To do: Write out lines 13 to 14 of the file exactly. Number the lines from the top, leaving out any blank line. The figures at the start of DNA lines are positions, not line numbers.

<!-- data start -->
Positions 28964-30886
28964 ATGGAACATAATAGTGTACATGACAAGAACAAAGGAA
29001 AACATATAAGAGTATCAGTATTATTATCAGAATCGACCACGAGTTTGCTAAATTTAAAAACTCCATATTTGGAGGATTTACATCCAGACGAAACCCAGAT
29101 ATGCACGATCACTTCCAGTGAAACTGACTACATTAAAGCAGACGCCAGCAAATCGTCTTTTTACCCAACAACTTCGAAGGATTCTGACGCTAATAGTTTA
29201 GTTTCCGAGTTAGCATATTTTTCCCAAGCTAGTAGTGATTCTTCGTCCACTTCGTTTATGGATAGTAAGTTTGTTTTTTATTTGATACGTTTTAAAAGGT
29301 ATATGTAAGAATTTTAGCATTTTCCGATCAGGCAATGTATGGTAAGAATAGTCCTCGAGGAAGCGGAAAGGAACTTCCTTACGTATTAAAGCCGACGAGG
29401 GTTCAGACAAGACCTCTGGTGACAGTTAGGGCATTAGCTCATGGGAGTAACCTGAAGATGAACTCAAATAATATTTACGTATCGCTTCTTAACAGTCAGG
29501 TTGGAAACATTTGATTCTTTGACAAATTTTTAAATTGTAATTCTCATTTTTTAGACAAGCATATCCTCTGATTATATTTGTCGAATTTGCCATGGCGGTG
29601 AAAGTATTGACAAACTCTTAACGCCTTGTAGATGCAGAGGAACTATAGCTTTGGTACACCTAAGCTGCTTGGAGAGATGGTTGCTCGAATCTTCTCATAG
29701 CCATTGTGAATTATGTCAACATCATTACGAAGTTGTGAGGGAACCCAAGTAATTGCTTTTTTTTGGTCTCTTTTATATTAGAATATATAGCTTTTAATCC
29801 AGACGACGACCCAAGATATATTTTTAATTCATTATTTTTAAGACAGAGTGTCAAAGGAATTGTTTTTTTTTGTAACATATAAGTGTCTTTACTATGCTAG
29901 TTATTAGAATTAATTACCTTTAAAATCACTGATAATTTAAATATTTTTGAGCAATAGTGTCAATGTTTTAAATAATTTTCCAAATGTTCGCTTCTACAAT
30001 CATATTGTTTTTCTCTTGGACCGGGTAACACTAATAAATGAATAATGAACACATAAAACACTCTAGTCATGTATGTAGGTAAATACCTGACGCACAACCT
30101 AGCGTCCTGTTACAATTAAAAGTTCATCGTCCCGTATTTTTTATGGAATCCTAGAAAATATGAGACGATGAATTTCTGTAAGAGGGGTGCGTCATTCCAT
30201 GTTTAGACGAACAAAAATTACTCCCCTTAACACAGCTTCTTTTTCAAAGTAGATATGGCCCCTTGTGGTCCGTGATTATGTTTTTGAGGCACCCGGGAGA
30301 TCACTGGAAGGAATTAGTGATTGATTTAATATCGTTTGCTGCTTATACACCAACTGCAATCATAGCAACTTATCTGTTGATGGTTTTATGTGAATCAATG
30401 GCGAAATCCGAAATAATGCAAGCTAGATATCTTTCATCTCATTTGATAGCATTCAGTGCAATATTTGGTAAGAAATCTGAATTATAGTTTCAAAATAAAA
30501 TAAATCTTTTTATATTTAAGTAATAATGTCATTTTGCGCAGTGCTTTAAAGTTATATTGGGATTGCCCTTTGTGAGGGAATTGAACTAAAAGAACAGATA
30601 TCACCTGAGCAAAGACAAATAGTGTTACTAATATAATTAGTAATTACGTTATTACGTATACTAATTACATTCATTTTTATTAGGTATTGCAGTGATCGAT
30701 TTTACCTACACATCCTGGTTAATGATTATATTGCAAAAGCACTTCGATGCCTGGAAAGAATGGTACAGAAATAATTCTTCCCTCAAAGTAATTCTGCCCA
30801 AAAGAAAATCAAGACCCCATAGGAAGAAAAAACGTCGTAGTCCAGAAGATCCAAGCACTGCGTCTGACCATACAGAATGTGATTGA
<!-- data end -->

30001 CATATTGTTTTTCTCTTGGACCGGGTAACACTAATAAATGAATAATGAACACATAAAACACTCTAGTCATGTATGTAGGTAAATACCTGACGCACAACCT
30101 AGCGTCCTGTTACAATTAAAAGTTCATCGTCCCGTATTTTTTATGGAATCCTAGAAAATATGAGACGATGAATTTCTGTAAGAGGGGTGCGTCATTCCAT